If you want to succeed as a writer, you need to know your audience: Who are you writing for? The answer will determine your topic, word choices, structure, and more. At Writer’s Relief, we know that if your audience enjoys cozy mysteries, you’ll quickly lose readers if your pages are full of nightmarish horror. And readers who prefer humor will be disappointed if nothing in your work makes them smile. Even poets aren’t exempt—you don’t want to submit your free verse poetry to a literary journal where readers expect to see haiku and senryu. To grow your readership and boost your odds of getting published, use these tips to accurately answer the question: Who is your audience, writer?
How To Identify And Write For Your Audience
Know the unwritten rules of your genre. Diehard genre fiction fans have certain expectations about what they read. While your bittersweet, heart-wrenching ending may be embraced in literary fiction circles, romance readers expect happy endings. Thriller readers will be on the lookout for creative, engaging plot twists. When you’re writing in an established genre niche, make sure you don’t leave fans confused or disappointed.
Consider your readers’ age and demographics. A book for elementary or middle schoolers will be shorter than a book for adults. Remember too, though, that the language you use and topics you cover are also likely to be quite different—while young readers can handle some hard-hitting subject matter, books or stories for children versus adults tend to have totally different voices, language, and construction.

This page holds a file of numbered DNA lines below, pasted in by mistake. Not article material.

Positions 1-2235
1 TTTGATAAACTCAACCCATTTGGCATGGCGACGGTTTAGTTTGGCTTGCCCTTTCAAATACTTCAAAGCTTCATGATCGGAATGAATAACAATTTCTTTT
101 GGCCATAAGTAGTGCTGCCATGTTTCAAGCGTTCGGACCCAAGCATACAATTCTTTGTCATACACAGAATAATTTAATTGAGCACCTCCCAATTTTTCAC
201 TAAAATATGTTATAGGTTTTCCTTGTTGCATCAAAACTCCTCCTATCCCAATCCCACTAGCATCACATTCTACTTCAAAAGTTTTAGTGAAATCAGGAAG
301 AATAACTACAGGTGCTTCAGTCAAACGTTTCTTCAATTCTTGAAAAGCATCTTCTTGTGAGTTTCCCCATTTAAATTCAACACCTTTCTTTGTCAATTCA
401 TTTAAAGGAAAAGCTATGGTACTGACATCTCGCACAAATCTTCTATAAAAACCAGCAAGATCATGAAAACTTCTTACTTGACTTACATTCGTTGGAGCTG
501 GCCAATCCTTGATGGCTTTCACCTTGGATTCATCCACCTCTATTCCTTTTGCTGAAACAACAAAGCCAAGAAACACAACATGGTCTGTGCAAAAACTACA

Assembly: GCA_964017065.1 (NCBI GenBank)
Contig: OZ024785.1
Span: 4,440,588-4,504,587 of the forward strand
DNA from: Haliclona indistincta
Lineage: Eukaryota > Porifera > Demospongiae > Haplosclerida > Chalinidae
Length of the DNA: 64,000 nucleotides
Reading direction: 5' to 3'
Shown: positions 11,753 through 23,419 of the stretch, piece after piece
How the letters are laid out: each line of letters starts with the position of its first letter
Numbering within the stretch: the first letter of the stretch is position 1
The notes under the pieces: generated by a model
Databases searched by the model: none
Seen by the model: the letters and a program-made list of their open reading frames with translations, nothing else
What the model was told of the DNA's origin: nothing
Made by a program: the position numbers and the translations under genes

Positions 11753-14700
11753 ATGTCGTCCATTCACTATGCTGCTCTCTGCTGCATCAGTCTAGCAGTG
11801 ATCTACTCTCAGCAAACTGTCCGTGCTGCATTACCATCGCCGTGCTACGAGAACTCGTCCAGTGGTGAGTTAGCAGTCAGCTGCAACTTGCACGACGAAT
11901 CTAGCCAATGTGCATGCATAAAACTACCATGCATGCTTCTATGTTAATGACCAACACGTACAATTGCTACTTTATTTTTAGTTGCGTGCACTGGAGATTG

Demographics also include hobbies, location, and marital status. If your audience includes a lot of gardeners in the Northeast, including plants that are indigenous to that part of the country will strike a chord with your readers. And amateur curling enthusiasts will appreciate writing that incorporates shouts of “Clean!” to the sweeper.
Look at what’s trending. From topics to genres to lengths, the world of publishing sees trends and fads just like the fashion industry. Pay attention to what’s popular in your genre—these can be fun to play around with! Of course, you don’t want your writing to seem like a carbon copy of someone else’s work. Be sure to find ways to put your own unique spin on the current trends in your genre.
Understand your existing fan base. Ask yourself what your loyal readers have come to expect from you. Are you a master of a certain genre? Do you write unforgettable dialogue or create memorable images? Are your characters notably nuanced? Give your readers more of what they want! This doesn’t mean that you can never switch genres just because you have an established audience. But whatever makes your writing stand out as uniquely yours, strive to maintain that from project to project.
And Remember, Your Most Important Audience Member Is…
You! While it’s important to consider your audience and the market, it’s equally important to make sure you’re living your own truth as a writer. If your heart isn’t in the poetry or story you’re creating, readers and editors will be able to tell—and they’ll be just as disappointed as you are.
Don’t lose sight of why you want to write and what you like to write about. Combine this creative energy with having a better knowledge of your audience, and your writing will be on target—and your odds of getting published will improve.
Question: What’s a key trait of your audience?